Two withered old men playing checkers in front of a country store in a timeless town in the Appalachians, children playing in a park somewhere on the last joyous day of summer, the gyrating hips of a teenaged and not yet famous Elvis Presley, the glowing crystal lens of an Outer Banks lighthouse offering its guidance to those of us lost in the dark…these and many thousands of similar images provide the lens through which we must remember Bruce Roberts. Bruce died at a little after 3 o’clock in the afternoon on Friday, June 16th of that most natural of causes, the passage of time—he was 93—and with his passing we have lost one of America’s greatest photographic chroniclers.


Bruce often said that among his most potent early memories was attending a 1940 presidential campaign rally for Wendell Willkie, an oddity since Willkie was a Republican and Bruce would prove a lifelong Roosevelt-style Democrat. In fact, politics never ranked high among Bruce’s passions. Places did, though, along with the people, history, and nature that splashed them with color and meaning. These were the instincts that would, in time, make Bruce the ultimate travel photographer, but he got his start as and remained throughout his life a photojournalist.


In 1954, having graduated from New York University and spent two years in the Air Force achieving staff sergeant, Bruce received an offer of work as a newspaper photographer from the News-Messenger, a weekly in tiny Hamlet, North Carolina. They could pay only $70 a week and the darkroom had no air conditioning, but he jumped at the chance to work in North Carolina. He had recently seen a feature on the American South in National Geographic and its depictions of North Carolina’s spectacular mountains, coasts, and islands intrigued him. This seemed the perfect backdrop for the stories he wanted to tell with his camera.


The young photographer’s enthusiasm showed through as the News-Messenger soon began to receive regional and even national awards for its photographs, honors rarely handed out to weekly newspapers. These successes inevitably caught the attention of Pete McKnight, legendary editor of the Charlotte Observer, who was determined to assemble a world class staff. Hired by McKnight, Bruce became part of a highly talented Observer team which, during the 1960s, pioneered the use of the 35-mm camera and natural light for newspaper photography. Bruce saw this as the truest and most direct way to tell a story with candid, unposed pictures.


Years later, he would bring the same approach to Southern Living Magazine where he served for more than a decade as Director of Photography and Senior Photographer. Having worked for or contributed voluminously to Southern Living during its formative years, Bruce is credited by many with giving this quintessentially Southern publication its distinctive appearance.


Over the years, Bruce contributed to many national publications including Time, Life, Sports Illustrated, and Time-Life Books to name just a few. His photography appeared in numerous books including Where Time Stood Still: A Portrait of Appalachia, picked by the New York Times as one of the best children’s books of the 1970s, The Face of North Carolina, and You Can’t Kill the Dream. He also researched and authored the first book on The North Carolina Goldrush. His photos appeared often from its initiation in Our State magazine, and his passion to represent the disgrace of segregation was recognized and featured in I Am a Man exhibition sponsored by the National Endowment of the Arts that started in Montpellier, France, in 2020, came to Chapel Hill, NC in January 2021, and is still traveling the world.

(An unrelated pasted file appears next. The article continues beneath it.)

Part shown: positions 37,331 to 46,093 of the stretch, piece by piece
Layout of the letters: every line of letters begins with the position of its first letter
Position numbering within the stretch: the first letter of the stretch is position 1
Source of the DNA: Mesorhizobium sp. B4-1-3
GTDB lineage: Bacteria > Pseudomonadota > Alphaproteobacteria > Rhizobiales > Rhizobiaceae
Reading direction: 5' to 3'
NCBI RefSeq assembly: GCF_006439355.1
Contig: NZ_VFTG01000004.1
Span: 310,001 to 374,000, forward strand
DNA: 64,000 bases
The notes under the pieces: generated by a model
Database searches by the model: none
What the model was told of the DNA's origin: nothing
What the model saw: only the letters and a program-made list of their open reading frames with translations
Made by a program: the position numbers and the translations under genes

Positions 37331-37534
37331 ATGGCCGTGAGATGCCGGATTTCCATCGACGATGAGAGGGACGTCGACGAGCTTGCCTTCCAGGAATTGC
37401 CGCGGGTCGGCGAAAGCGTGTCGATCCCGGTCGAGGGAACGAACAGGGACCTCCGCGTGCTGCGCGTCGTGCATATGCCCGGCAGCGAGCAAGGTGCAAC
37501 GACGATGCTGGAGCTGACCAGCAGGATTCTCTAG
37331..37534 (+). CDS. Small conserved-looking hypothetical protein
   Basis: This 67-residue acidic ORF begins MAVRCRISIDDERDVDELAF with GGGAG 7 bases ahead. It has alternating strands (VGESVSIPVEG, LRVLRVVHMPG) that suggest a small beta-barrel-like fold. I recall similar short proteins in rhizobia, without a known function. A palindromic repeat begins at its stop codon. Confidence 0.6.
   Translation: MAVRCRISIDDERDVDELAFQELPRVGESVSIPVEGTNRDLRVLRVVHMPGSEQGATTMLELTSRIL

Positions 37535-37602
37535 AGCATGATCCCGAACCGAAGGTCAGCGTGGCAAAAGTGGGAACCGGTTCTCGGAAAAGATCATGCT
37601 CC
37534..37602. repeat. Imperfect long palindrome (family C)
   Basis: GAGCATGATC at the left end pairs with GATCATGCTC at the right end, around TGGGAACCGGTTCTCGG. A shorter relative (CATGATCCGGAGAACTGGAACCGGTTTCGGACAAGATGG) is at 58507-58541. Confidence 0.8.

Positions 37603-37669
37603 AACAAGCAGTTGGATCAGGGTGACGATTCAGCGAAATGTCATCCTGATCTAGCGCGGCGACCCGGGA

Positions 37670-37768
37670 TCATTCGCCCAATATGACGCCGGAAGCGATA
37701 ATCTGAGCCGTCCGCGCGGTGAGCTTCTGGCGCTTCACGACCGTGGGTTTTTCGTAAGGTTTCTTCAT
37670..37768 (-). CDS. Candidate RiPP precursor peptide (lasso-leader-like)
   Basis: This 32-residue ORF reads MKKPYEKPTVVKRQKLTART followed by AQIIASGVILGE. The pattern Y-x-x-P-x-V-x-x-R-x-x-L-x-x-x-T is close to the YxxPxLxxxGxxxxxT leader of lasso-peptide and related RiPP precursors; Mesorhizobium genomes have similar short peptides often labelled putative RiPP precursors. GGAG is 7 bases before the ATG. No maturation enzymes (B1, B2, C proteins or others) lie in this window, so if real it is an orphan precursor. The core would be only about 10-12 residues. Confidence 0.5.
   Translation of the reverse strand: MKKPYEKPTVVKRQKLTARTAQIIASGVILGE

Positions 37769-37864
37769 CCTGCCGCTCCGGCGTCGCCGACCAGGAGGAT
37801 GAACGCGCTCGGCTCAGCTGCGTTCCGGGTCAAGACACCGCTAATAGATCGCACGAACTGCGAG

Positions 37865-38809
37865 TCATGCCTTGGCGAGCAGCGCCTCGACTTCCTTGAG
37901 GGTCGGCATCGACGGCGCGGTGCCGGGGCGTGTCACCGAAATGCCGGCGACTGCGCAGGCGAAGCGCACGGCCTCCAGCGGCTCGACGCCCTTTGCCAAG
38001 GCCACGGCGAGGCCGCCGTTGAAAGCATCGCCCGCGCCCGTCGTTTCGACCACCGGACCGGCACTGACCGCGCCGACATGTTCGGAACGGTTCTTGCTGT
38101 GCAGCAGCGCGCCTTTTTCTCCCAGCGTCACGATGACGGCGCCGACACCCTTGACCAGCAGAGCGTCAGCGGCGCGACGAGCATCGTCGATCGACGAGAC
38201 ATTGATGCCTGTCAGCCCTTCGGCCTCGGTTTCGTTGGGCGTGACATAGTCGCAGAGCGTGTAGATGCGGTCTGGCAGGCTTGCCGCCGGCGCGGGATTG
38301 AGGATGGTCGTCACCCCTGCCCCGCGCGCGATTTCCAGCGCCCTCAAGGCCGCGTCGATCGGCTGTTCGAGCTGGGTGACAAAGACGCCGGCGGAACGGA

However, Bruce is surely best remembered for his lighthouse photography. He authored or coauthored literally dozens of books on America’s coastal sentinels. Together with his multitalented wife, historian and author Cheryl Shelton-Roberts, and writer and publisher Ray Jones, a close friend for over forty years, he helped launch the lighthouse movement of the 1990s and early 2000s which led to the preservation of many of America’s most historic lighthouses. Bruce and Cheryl cofounded the Outer Banks Lighthouse Society which was partly responsible for saving the eminently historic Cape Hatteras Lighthouse. Because of his lighthouse publications and preservation work, Bruce was honored as a "Keeper of the Light" by the American Lighthouse Foundation.


Many of Bruce’s photos have been collected by the U.S. National Archives and the Library of Congress. Large portions of his photographic legacy are held by the University of Texas (Austin), Photo Researchers/Science Source (New York), and other historical repositories. Together, these images represent a profoundly humane and optimistic expression of what it means to be an American.


Bruce is survived by his wife of 33 years, Cheryl Shelton-Roberts, daughters Courtney and Nancy (Farzad), son David, a grandson, and nieces Pam (Bob) and Leslie (Stan). He is preceded in death by his father and mother, Charles Wesley and Marion Roberts, and sister Laurene.


A special thank you to Crystal Coast Hospice, Newport, NC, for its compassionate and professional help to Bruce during his last earthly journey. And thank you to Ray Jones for writing this beautiful tribute to his dear friend and colleague.


A Celebration of Bruce’s life will be held at a later date.


Donations are welcome.



February 4, 1930   -   June 16, 2023